The Things We Left Behind

Chapter 15

Six Months Later

John watched the second hand tick on the wall clock, tracking its movement with his eyes. In front of him, he could feel Dr. Thompson's eyes on him, her clipboard no doubt perched on the arm of her chair. He counted thirty-four more seconds before Dr. Thompson broke the silence.

"What's wrong, John? You're quiet today." Her chair groaned quietly as she shifted her weight forward. "Has anything else happened recently?"

John shook his head, finding his eyes inevitably drawn to the desk calendar just underneath the clock. The words "December 23rd" were surrounded by dancing elves and thickly decorated pine trees, but it all seemed so disorienting to John. Summer and fall had flown by so fast he'd hardly had time to notice, and now Christmas danced on the outskirts of his vision and he couldn't believe it.

"You've been seeing me for almost six months now," Dr. Thompson continued, and John wondered where this was going. Dr. Thompson never said anything simply for the sake of small talk—there was always some objective. "How do you think you've progressed in that time?"

John shrugged, moving his eyes from the calendar to the carpet and then to the area just slightly left of Dr. Thompson, where a wide window looked out onto the city. "I feel better," he said, feeling the words ring empty inside him. As soon as one monster had left him, another had crept in and taken over, usually gripping firmer than the last. While his parents' memory no longer sent him into hysteria, the thought of returning to Scotland made his stomach twist.

And then there was Mary.

Something must have flashed across John's face, because Dr. Thompson slid her clipboard into her lap and uncapped her pen. "Tell me what's bothering you," she said, not unkindly.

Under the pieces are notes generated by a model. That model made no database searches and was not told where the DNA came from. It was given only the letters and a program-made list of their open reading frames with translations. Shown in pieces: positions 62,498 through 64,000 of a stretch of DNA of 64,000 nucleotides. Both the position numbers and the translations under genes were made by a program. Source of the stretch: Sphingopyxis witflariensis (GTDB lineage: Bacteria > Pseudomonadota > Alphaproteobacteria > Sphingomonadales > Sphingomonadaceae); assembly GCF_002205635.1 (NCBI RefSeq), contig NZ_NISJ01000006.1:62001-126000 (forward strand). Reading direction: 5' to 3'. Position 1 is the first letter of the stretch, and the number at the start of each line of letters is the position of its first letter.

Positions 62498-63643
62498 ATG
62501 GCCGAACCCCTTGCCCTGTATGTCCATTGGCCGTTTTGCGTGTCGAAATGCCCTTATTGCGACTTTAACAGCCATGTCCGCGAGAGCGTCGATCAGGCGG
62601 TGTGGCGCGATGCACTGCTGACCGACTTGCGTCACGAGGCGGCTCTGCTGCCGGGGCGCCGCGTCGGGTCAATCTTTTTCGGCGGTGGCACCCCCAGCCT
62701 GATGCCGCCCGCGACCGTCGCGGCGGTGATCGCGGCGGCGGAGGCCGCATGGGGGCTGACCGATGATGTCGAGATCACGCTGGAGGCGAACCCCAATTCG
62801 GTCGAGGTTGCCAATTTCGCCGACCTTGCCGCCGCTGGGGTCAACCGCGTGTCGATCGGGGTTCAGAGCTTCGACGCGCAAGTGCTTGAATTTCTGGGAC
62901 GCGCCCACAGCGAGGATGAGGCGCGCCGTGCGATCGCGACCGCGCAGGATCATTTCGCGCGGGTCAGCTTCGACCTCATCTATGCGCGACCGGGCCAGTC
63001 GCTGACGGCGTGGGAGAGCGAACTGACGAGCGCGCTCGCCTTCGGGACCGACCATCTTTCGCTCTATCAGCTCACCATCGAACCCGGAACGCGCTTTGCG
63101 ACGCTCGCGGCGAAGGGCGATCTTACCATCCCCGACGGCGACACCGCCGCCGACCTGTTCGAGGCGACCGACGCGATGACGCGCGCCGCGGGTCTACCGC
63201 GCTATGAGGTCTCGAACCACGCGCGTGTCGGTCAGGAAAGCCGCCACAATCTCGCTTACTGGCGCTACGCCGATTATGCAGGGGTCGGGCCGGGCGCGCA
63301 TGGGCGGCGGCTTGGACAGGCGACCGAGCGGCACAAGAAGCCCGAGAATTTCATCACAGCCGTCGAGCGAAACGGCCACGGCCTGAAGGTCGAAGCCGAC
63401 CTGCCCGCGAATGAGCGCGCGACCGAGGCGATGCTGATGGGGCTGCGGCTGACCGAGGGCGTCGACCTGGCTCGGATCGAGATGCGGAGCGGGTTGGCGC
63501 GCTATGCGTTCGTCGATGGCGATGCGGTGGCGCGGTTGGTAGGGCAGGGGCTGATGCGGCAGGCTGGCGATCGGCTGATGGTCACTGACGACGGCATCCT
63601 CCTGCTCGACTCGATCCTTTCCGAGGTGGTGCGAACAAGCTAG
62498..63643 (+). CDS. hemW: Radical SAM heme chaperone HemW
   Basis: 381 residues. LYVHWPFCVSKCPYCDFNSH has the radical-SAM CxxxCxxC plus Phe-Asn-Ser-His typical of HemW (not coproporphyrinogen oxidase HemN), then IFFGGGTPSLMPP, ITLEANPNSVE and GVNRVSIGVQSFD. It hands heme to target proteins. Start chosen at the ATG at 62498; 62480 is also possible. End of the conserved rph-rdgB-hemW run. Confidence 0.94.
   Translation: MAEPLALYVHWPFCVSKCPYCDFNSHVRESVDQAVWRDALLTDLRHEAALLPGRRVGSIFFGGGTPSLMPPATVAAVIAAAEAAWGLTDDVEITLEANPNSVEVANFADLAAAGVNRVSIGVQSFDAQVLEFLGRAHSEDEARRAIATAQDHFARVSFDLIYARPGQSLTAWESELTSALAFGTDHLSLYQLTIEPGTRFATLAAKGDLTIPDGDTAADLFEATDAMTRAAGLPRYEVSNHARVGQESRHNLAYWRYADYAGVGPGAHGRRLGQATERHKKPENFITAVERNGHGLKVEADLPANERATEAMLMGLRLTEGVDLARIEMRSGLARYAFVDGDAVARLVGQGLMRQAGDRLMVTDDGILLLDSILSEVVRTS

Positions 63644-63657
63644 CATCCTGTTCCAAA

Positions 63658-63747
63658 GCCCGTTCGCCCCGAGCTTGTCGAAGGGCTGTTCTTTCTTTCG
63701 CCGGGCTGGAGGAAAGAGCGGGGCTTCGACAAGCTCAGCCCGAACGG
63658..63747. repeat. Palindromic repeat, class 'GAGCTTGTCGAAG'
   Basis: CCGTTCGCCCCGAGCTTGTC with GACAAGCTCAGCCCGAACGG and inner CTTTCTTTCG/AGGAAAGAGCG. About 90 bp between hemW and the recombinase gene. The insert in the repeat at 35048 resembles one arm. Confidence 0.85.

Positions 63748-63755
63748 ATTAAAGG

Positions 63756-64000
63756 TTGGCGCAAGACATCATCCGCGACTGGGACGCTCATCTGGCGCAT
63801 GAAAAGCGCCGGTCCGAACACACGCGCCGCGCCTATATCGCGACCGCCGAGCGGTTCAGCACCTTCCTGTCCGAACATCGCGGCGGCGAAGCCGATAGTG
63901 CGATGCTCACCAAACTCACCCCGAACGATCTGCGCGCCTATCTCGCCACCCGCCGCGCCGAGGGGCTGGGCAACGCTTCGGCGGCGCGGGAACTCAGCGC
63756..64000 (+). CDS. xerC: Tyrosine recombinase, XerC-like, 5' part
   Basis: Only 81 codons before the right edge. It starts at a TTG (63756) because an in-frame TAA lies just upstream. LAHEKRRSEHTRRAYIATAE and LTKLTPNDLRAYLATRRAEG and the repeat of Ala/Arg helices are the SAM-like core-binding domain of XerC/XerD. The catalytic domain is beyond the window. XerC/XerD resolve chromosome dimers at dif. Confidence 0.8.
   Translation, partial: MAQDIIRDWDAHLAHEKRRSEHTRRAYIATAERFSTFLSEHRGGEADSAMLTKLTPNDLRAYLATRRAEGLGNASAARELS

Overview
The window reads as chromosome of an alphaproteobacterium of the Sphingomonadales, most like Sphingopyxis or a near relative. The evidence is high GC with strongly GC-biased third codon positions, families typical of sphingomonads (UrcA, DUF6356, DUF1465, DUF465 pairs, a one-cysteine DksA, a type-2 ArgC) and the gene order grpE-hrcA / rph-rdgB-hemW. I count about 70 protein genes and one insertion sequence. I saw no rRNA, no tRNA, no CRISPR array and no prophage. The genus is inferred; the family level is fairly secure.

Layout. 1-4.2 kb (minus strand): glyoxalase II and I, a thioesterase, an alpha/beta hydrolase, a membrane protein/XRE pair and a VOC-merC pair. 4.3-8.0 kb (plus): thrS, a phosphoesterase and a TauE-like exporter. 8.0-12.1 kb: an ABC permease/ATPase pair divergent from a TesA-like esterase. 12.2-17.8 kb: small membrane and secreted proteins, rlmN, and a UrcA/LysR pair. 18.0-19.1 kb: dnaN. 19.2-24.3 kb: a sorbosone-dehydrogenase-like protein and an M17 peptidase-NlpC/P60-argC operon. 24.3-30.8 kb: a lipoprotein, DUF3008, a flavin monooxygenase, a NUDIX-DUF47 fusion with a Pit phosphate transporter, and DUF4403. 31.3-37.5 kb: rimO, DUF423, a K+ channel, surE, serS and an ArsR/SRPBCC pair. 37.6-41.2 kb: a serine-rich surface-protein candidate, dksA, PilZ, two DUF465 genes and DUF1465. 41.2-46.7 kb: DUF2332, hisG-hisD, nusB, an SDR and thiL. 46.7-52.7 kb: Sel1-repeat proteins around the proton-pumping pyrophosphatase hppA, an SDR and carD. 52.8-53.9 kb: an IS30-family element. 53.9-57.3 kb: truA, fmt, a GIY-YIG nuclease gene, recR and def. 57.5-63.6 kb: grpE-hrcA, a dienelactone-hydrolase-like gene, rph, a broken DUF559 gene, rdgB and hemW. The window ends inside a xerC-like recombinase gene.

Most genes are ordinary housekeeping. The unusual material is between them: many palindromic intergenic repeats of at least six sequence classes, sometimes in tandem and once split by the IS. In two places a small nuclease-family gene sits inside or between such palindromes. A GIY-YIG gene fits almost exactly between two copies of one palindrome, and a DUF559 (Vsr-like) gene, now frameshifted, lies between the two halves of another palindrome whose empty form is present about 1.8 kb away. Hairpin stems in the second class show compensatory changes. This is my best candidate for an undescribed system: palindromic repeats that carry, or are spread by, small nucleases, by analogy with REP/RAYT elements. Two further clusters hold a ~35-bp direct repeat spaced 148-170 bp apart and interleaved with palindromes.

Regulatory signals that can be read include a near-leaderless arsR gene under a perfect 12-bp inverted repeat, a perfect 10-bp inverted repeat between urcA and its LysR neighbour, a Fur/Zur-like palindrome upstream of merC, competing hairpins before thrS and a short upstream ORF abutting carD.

John glanced out the window again, watching cars weave past for a moment, before letting out a small breath. "It's been six months, and I still don't know if I did the right thing."

Dr. Thompson said nothing, sitting back and waiting for John to continue.

"I thought for the longest time that it was her I couldn't handle, but I was wrong." He swallowed. "I couldn't handle myself. But every time I wonder what I would do if I could go back, a small part of me still can't tell her to stay." A hand flitted to his wrist, where long, parallel scars ran the length of his forearm, and his fingers brushed the scar tissue for a brief moment before retracting. "I love her, but I can't look at her, and because of that I've hurt her."

"What do you see when you think of her?"

John had heard this question dozens of times—it seemed every session ended at this—but every time he still pictured her, her pained expression forever frozen in his memory. He could only hold the image for a few seconds; it slipped away unintentionally, like something within him was withdrawing instinctively. "Pain."


"And them."

"Your parents?"

John nodded.

Dr. Thompson slid her clipboard onto her desk. "I'm afraid our time is almost up."

John stood, slipping his arms through his jacket. "Thank you," he said, like he said after every session, even though Dr. Thompson had told him countless times that he didn't need to thank her.

"Have a good Christmas, John," Dr. Thompson said warmly, and John murmured returned well-wishes before departing, letting the door swing shut behind him. As soon as it closed, he let out a long breath to calm himself; then, he exited the building, the winter air turning his cheeks red on the brief walk to his car.

The streets bustled with pedestrians, more than usual due to the influx of Christmas tourists, all sporting warm winter jackets, their breath clouding in the air. John's breath mixed with theirs as he cautiously crossed the heavy stream of traffic with a sort of practiced dexterity. If London had felt like home in his first couple of weeks here, now it felt like his reality, like there couldn't be anything different.

John pushed away thoughts of rolling countryside and pulled out into the street, beginning the 20-minute commute back to the flat. As he drove, he let the tension seep out of him, finding calm in the steady rhythm of wheels on pavement and the clockwork of London's streets. Almost counter intuitively, therapy tended to leave John tense and on edge, and the drive home always helped John relax.